This is why the oversight by a court has been mandated. Judges in most areas are elected. For this reason, they must be sensitive to the cultural and historical context that determines reasonableness. Ergo the vagaries are eliminated when the legislation by congress and the executive orders of the president are curtailed by constitutional constraints.
Much of the body of law allowing hot pursuit is illegal law, because it defies the constitutionally mandated oversight in favor of expediency. The Supreme Court has often erroneously held that unconstitutional activities are constitutional because political agendas have swayed them to interpret the constitution instead of interpreting the laws as is mandated by the constitution.
This sort of bending the constitution to fit the statute instead of bending the statute to fit the constitution is born out of the desperate expediency of trying avoid protracted exchanges where bills are passed only to be overturned by the court. This dialogue is seen as too time consuming when vital issues of crime and national security weigh in the balance.
Expeditious and efficient governance is tyranny. We do live in a high speed society. We do have sophisticated people committing crime. But it was never the intention that the federal, state or local government have the power to prevent crime. The tools they should be limited to are catching the perpetrator AFTER the fact or in the act. Crime prevention is the sole purview of the potential victim. Security guards and defense of property against trespass, robbery, theft or vandalism are the right of the people.
The US Government has long been in the process of disarming the public in the name of public safety. In fact, a disarmed public has no security from predatory persons. But more importantly they have no security such as that named in the 4th amendment, namely security in the face of tyranny. Security from arrest, or the seizure of property or business, medical and financial records is the Security that the president is mandated to protect. Yet our current president and his token legislature are the greatest threat to this security that we have faced since the Victorian policy state invaded us and burned the white house.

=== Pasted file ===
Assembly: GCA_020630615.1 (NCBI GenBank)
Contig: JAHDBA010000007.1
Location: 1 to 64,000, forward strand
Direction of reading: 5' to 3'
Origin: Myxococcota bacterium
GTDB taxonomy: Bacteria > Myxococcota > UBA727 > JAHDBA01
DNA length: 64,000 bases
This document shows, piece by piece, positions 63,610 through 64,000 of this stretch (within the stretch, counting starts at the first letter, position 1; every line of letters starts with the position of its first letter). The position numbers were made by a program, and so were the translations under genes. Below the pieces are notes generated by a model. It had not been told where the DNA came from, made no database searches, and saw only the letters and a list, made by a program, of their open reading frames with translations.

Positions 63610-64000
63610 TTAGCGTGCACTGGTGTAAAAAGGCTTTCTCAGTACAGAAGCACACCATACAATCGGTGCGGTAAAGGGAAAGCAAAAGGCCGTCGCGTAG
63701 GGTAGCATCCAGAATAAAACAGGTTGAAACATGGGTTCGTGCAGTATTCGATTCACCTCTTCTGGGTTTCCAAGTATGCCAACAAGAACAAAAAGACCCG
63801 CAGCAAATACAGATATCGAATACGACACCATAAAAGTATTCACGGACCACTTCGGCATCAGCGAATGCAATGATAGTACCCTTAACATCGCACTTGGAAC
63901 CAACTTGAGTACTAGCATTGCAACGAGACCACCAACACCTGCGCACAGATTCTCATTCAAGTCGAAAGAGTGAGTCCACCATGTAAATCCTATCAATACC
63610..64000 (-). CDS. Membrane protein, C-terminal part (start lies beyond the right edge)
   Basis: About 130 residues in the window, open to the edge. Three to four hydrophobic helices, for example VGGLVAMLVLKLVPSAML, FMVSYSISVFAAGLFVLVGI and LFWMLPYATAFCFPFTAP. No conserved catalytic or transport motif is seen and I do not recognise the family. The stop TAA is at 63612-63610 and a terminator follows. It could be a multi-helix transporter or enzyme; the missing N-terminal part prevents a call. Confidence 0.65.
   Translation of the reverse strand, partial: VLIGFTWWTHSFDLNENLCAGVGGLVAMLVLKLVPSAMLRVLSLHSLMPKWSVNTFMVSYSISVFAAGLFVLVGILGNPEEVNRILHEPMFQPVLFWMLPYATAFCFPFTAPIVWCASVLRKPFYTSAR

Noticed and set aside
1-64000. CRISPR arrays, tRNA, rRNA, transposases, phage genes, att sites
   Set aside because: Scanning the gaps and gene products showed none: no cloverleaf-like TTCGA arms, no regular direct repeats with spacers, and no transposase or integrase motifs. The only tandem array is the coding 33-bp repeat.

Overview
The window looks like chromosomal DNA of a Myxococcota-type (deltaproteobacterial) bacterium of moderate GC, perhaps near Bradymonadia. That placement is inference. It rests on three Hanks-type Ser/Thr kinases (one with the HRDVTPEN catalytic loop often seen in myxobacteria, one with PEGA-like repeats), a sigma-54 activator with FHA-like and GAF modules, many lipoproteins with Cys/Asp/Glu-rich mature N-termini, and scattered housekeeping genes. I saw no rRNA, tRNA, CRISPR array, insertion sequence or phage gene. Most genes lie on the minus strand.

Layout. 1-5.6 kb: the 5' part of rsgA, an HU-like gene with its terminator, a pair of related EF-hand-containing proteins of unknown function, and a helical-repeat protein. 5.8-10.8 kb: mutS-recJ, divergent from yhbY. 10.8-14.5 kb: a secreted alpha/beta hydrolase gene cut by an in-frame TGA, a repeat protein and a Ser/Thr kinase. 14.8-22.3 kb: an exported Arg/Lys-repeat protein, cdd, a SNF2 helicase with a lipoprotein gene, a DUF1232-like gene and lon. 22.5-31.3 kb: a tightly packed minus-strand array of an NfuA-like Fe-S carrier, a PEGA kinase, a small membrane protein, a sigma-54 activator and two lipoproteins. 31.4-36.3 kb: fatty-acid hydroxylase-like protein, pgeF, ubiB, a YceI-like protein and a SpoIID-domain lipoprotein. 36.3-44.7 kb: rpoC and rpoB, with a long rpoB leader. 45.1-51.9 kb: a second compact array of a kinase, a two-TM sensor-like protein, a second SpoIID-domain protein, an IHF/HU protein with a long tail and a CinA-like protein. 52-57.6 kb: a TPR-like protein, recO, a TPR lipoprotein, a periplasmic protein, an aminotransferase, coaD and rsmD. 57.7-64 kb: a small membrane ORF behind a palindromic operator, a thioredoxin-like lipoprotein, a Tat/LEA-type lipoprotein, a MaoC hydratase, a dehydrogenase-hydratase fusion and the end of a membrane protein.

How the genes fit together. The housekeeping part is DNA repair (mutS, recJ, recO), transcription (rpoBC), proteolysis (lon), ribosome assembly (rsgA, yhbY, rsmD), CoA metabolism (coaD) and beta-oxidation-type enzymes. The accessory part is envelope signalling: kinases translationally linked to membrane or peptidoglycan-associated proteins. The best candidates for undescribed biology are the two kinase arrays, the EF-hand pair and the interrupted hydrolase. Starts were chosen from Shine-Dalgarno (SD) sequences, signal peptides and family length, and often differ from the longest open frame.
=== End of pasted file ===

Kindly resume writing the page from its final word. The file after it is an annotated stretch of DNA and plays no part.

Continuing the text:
I'm not advocating a particular course of action, other than legal reform which reverts these powers to the people as they were intended and which leads to the incarceration and/or execution of those persons who have been engaged in illegally circumventing fully half the articles and amendments to the constitution.
In Denmark, every able bodied man owns an assault rifle and amazingly they don't have a lot of murder and violent crime. If the criminal has to concern himself with the fact that he may be justifiably killed by his intended victim for illegal entry, or attempted robbery, crime drops. Criminals are first and foremost, risk management specialists. If the risk is too high in relation to the potential gain they back off.
This is the reason the first amendment guarantees the inherent right to bear arms. The intention was that a rogue agency of the government or a violent criminal on the prowl would be forced to consider the possibility that any given citizen might be better armed and trained. Both types of security threat are equally deleterious to the peace and public safety and should rightly be at risk at all times from the ordinary citizen.
The very atmosphere of firearms anywhere and everywhere restrains evil interference. They deserve a place of honor with all that is good.